Creamy, tangy kefir is very similar to yogurt in its flavor and healthy levels of probiotic bacteria, but it's in a thinner, drinkable form. It's much easier for the home enthusiast to make, because it doesn't require the finicky temperature control needed for yogurt. Instead, lumpy, curd-like colonies of yeasts and bacteria -- the kefir "grains" -- simply work their magic in a bottle of milk at room temperature. The grains are strained out and reused indefinitely. They grow as they're used, so you'll soon be able to store surplus grains as a backup in case of emergencies.
Short-Term Refrigerator Storage
Strain your kefir grains, using a fine-mesh, non-metallic strainer. Kefir grains can be very small and sand-like when the bacterial colonies are new, so the finer your strainer is, the more of these nascent, fast-growing grains you'll retain.
Transfer the grains, or the portion you wish to keep in reserve, to a fresh glass or ceramic bottle or jar. The jar should be freshly washed, and, ideally, it should be sterilized with boiling water to prevent contamination with outside yeasts or bacteria.
Cover the grains with the same quantity of fresh, full-fat milk they'd normally culture. For example, if you work with 1-quart batches and wish to store half of your grains, use a pint of milk.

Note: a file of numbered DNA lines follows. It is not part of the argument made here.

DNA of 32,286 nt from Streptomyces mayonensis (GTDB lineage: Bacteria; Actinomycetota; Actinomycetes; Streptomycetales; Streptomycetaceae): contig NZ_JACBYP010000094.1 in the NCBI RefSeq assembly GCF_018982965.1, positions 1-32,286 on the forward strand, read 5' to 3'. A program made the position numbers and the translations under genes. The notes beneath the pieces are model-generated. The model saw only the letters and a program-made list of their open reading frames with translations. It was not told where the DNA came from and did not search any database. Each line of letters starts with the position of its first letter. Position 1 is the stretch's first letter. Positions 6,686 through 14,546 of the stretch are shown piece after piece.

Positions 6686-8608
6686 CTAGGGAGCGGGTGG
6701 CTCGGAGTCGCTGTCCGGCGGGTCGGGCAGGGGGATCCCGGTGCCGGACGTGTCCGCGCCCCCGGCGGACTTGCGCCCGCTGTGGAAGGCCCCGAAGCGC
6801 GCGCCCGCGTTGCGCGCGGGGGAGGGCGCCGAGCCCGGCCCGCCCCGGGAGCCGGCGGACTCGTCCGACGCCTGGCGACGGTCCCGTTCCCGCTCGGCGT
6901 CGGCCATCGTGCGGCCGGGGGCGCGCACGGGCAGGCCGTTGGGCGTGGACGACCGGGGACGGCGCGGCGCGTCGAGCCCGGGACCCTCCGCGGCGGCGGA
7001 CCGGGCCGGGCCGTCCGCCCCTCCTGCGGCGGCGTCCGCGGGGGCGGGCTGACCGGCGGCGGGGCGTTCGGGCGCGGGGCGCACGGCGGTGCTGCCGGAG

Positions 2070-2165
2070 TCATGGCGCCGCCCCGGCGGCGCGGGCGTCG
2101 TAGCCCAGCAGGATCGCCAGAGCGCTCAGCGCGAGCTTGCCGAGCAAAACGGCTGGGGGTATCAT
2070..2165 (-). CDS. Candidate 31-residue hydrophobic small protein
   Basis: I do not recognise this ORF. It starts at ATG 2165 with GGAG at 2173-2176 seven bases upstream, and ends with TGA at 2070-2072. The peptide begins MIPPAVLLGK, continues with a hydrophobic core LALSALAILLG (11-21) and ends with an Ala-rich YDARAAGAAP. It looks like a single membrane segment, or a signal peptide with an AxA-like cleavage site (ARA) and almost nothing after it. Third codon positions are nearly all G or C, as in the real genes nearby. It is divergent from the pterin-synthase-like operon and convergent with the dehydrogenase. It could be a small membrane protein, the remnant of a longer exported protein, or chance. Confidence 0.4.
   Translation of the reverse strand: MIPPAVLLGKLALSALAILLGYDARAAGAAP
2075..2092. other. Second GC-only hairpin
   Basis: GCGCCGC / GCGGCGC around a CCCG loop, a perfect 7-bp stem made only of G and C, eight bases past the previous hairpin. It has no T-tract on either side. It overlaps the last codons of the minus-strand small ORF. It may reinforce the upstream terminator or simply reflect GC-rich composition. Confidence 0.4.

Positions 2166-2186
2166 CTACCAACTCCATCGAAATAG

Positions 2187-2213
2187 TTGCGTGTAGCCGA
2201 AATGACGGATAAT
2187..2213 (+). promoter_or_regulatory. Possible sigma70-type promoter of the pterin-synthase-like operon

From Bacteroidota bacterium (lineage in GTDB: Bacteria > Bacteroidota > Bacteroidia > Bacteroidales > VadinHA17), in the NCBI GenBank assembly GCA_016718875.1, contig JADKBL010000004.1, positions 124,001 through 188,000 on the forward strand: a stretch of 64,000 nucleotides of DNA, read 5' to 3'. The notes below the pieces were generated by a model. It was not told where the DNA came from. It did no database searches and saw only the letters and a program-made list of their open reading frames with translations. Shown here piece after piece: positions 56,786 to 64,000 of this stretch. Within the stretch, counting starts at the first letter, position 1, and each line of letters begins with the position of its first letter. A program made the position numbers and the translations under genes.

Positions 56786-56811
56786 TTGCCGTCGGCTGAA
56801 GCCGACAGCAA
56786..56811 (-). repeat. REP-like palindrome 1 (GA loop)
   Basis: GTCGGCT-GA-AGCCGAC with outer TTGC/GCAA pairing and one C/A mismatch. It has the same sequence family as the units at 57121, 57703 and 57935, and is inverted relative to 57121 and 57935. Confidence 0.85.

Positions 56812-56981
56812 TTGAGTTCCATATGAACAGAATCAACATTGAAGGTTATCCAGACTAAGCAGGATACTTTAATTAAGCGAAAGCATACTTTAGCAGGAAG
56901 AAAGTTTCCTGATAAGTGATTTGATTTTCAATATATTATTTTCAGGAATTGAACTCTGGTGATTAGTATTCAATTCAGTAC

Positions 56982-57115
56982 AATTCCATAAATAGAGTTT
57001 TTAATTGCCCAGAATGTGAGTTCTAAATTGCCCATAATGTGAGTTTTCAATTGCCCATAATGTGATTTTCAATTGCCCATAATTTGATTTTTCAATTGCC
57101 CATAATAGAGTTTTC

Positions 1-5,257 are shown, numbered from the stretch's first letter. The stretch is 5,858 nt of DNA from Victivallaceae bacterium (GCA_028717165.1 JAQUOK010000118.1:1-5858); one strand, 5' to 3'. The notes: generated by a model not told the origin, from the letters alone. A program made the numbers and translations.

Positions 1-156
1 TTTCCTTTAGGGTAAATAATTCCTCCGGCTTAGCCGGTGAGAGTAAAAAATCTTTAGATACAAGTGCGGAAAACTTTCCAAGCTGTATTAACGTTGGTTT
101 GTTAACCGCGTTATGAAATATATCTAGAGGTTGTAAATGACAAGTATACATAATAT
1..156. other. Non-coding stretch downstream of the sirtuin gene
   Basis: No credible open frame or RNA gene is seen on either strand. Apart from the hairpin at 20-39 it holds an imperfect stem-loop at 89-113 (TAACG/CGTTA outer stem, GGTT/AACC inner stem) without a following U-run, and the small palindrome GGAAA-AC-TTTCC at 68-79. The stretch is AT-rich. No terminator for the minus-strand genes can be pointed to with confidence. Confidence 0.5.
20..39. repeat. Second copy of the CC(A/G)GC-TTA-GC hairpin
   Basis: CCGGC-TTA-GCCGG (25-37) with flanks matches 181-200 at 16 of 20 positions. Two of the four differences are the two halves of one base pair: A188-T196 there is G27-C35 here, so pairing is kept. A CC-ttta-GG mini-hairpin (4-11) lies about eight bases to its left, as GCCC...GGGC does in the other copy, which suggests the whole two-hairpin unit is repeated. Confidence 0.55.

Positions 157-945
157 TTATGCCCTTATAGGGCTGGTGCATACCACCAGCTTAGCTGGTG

Seal the bottle or jar, and refrigerate the grains in a back corner of your refrigerator, where the temperature will remain constant.
Strain the grains and replace the milk weekly.
Medium-Term Freezer Storage
Boil a kettle or pot of plain water to sterilize it, then let it cool to room temperature. Alternatively, purchase a bottle of distilled -- not spring -- water, and leave it sealed until you prepare your kefir grains.
Strain the grains from your kefir with a non-metallic, fine-mesh strainer. Separate the portion you wish to freeze, and return the rest to their bottle.
Rinse the grains well with the boiled or distilled water, using a gloved or scrupulously washed or rinsed hand to minimize the risk of cross-contamination. Blot the grains dry between layers of fresh paper towels.
Cover the grains completely with dry skim milk powder, to provide protection against the freezer's harsh environment. Vacuum-seal the grains in their protective powder, or pack them into a heavy-duty zipper-seal bag and squeeze out as much air as possible when you seal it.
Label and date the grains, and freeze them for up to 2 or 3 months.
Long-Term Dry Storage
Pour your kefir through a non-metallic, fine-mesh strainer. Divide the grains, returning some to their bottle and keeping out the rest for drying.